Results came quickly, for the first time in over a decade more illegal ivory was seized in Tanzania than in transit to (or in) the Far East. In 2013, there were 56 seizures of ivory in Tanzania totaling 8,255kg, the equivalent of what has been seized over the last decade, and 216 suspected poachers and traffickers have been brought to court. The operation was, however, terminated by fourth phase Government President, Jakaya Kikwete after serious outcry made by Parliamentarians.
Since the termination and inquiry that led to the resignation of four Government Ministers, the situation has largely remained serious and poaching is reported to continue unabated despite such operations as Spider Net and Tokomeza. Dr Kikwete had promised to relaunch the operation following increased killings of jumbos after the termination of Operation Tokomeza.
Other wishes of the fifth phase government to ensure that the boundaries of all protected areas are known to the public, hence reduce boundary conflicts between villages’ adjacent protected areas and authorities governing those protected areas.
MANET would also like the government to ensure that illegal fishing gears such as dynamite fishing, poison fishing, and the use of under-size fishnets are stopped and enhance efforts to stop further deforestation of natural forests in Tanzania both in the protected forests and on the general land.
On renewable energy, the organisation would wish the government to ensure simple and affordable renewable energy technologies are disseminated to communities for sustainable management of natural resources in Tanzania, On the oil and gas, the organisation has called on the new government to ensure all multinational oil and gas companies operating in Tanzania abide by international safety and environmental standards so as to protect marine ecosystems.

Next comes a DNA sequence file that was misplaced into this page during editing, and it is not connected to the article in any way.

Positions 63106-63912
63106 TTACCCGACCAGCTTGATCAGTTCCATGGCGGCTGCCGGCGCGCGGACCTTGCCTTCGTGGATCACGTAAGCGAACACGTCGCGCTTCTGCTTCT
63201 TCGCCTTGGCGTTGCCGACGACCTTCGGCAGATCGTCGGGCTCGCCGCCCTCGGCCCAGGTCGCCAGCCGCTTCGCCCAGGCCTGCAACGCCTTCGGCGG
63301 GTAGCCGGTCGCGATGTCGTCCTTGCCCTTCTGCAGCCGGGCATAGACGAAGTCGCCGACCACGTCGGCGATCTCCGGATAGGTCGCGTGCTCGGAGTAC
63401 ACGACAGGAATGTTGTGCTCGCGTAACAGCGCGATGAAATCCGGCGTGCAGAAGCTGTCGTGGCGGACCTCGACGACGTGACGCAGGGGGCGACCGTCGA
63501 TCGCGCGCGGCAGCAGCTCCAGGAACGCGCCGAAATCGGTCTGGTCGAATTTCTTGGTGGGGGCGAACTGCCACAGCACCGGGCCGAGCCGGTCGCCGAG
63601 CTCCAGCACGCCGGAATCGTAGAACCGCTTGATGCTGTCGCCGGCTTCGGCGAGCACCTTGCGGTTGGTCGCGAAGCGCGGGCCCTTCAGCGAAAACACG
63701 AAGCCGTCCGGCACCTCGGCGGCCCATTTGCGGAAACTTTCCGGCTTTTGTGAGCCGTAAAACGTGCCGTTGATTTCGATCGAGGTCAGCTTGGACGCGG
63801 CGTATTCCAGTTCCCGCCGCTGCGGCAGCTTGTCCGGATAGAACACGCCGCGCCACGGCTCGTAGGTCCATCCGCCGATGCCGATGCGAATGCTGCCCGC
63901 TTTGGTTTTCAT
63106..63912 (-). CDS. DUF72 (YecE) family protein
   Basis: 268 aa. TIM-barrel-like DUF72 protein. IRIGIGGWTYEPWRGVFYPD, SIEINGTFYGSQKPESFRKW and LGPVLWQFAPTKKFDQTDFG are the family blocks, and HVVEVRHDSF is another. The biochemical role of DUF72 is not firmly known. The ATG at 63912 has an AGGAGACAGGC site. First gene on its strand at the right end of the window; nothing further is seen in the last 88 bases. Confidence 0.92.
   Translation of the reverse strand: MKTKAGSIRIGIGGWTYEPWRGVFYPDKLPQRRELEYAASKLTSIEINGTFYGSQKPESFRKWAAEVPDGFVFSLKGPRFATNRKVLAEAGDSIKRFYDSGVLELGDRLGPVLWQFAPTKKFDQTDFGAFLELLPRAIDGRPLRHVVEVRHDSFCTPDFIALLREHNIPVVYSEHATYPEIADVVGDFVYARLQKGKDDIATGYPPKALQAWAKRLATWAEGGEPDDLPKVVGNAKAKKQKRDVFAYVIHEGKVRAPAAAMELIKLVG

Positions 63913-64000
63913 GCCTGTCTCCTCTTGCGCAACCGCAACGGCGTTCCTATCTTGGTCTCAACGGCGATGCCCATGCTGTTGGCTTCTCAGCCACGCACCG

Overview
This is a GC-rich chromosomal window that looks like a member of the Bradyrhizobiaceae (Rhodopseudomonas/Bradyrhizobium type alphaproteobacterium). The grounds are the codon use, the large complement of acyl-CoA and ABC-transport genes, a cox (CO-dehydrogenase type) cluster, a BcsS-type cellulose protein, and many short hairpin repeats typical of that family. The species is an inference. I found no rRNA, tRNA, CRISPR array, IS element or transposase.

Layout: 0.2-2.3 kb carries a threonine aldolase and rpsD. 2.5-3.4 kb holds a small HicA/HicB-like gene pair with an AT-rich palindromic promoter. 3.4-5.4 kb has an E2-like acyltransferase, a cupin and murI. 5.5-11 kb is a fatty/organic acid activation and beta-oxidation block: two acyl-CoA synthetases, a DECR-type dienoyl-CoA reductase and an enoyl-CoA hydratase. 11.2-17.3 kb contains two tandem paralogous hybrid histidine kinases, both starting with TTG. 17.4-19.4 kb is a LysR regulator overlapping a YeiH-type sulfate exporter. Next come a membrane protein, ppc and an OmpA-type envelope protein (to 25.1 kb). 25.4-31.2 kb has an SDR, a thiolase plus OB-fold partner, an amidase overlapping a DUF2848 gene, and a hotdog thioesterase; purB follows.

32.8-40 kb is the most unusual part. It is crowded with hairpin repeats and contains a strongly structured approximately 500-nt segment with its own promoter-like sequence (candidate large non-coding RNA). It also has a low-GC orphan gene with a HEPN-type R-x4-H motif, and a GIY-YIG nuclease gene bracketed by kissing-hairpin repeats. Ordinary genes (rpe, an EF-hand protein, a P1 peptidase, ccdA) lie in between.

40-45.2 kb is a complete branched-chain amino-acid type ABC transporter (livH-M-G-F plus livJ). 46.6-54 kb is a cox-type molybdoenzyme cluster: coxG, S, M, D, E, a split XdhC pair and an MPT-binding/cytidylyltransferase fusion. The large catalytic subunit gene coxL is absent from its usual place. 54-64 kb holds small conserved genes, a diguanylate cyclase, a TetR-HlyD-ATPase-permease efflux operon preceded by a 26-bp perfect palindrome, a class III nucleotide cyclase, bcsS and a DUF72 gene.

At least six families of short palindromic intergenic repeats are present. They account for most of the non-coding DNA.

MANET would also like the Government to ensure local communities are engaged in environmental conservation as part of responding to negative effects of climate change in Tanzania and global at large.
Above all, the organisation wishes to to see all old policies and legislations that pave ways to current environmental challenges and threats are reviewed for better management of natural resources for sustainable development of our country. Manet wants to ensure that government collaborate well with Civil Society Organisations both national and international on environmental conservation.
The organisation said also spoke particularly the fight against corruption, saying it would like to see the government deliberately combating corruption and poor governance around natural resources in Tanzania.
Mwachulla pledged MANET’s collaboration with fifth government of Tanzania on environmental conservation in four thematic areas, namely Forestry, Wildlife, Fishery, and Extractives (oil and natural gas).
MANET will also collaborate with the newly elected government in addressing environmental challenges brought by climate change and support renewable energies as part of mitigation and adaptation efforts to climate change in Tanzania,” he said.